Vella, a general practitioner himself, insisted that egg freezing, or oocyte vitrification, had proved successful enough and he did not see why embryo freezing should be made available on the national register, unless extreme cases dictate a need for the better of two evils. “This was not part of the electoral manifesto and I will vote against it… I believe this is a matter of a free vote,” Vella said.

Home Affairs Minister Carmelo Abela – said to be reluctant on embryo freezing – was non-committal on his voting intentions when asked, insisting that it “will depend on the final text of the Bill” that will be presented to Parliament.

“I am pro-life and not pro-death, and I will continue to steadfastly oppose abortion and euthanasia. However, I am in favour of IVF as it helps create life.”

This was not part of the electoral manifesto and I will vote against it George Vella

Abela was even reluctant to express his personal opinion on the very concept of embryo freezing, adding that he would be in a much-informed position once the bill is drafted.

Government whip Godfrey Farrugia and junior minister Deborah Schembri have publicly stated they will not support embryo freezing.

When asked by MaltaToday, Schembri said that she was against embryo freezing although she does see the need for “certain changes”. “It will be up to the Prime Minister to decide whether to give a free vote or not,” she added.

Farrugia, also a GP, has already made his intentions clear in a religious pamphlet that gets posted to domestic residences, Is-Sliem, in which he spoke of the embryo’s “right to live” and against “the killing of embryos”. Here he echoes a similar opposition raised by his partner, the former Labour MP turned independent, Marlene Farrugia.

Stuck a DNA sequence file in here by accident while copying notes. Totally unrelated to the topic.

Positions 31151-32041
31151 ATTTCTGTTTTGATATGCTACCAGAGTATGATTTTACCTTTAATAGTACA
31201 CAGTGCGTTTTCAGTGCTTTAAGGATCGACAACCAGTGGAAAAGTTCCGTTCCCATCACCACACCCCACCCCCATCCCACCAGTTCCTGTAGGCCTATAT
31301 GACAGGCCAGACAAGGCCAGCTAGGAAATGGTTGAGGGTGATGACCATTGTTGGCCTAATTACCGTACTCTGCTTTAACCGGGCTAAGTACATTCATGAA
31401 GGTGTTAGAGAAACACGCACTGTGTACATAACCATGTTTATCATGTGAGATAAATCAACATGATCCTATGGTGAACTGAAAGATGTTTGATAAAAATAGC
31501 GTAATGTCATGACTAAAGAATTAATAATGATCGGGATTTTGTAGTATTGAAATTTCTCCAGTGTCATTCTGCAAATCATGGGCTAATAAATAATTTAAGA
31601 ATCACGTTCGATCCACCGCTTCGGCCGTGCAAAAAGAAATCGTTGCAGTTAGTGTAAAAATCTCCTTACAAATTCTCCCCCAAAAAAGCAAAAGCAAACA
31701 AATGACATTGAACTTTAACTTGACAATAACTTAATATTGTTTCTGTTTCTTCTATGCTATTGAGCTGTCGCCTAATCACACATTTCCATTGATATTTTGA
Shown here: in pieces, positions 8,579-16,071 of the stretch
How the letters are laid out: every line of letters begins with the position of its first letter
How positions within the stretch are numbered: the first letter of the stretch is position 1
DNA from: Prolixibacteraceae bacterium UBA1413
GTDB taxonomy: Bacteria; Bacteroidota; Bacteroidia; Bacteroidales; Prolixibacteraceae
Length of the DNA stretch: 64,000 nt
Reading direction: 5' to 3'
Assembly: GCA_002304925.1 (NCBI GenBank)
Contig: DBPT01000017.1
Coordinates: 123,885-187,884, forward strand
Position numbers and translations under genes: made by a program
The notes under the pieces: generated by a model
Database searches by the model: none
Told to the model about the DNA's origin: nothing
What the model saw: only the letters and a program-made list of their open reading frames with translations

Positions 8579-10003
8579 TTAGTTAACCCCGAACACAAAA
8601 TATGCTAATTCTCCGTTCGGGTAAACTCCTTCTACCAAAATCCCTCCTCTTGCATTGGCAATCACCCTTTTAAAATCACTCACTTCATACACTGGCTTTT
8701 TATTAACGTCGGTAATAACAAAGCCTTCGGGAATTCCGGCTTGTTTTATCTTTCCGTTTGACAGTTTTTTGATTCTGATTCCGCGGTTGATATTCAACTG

Backbencher Etienne Grech, another GP, has taken a more middle-of-the-road approach, arguing that there are valid ethical arguments for not freezing, but also scientific facts that support potential tangible human benefits.

Parliamentary secretary for the elderly Justyne Caruana and backbenchers Franco Mercieca, Silvio Parnis and Manuel Mallia chose not to share their thoughts on embryo freezing. Caruana did not reply to MaltaToday’s email; Mallia refused to commit on a position, telling this newspaper he was abroad but saying that he would “cross the bridge when [the party] comes to it”; Parnis said it would be “premature to comment at this stage”; whilst Mercieca, an ophthalmologist, said he “looked forward to further exhaustive discussion” – again a sign of MPs not willing to take a stand before the issue is truly thrashed out in the parliamentary group.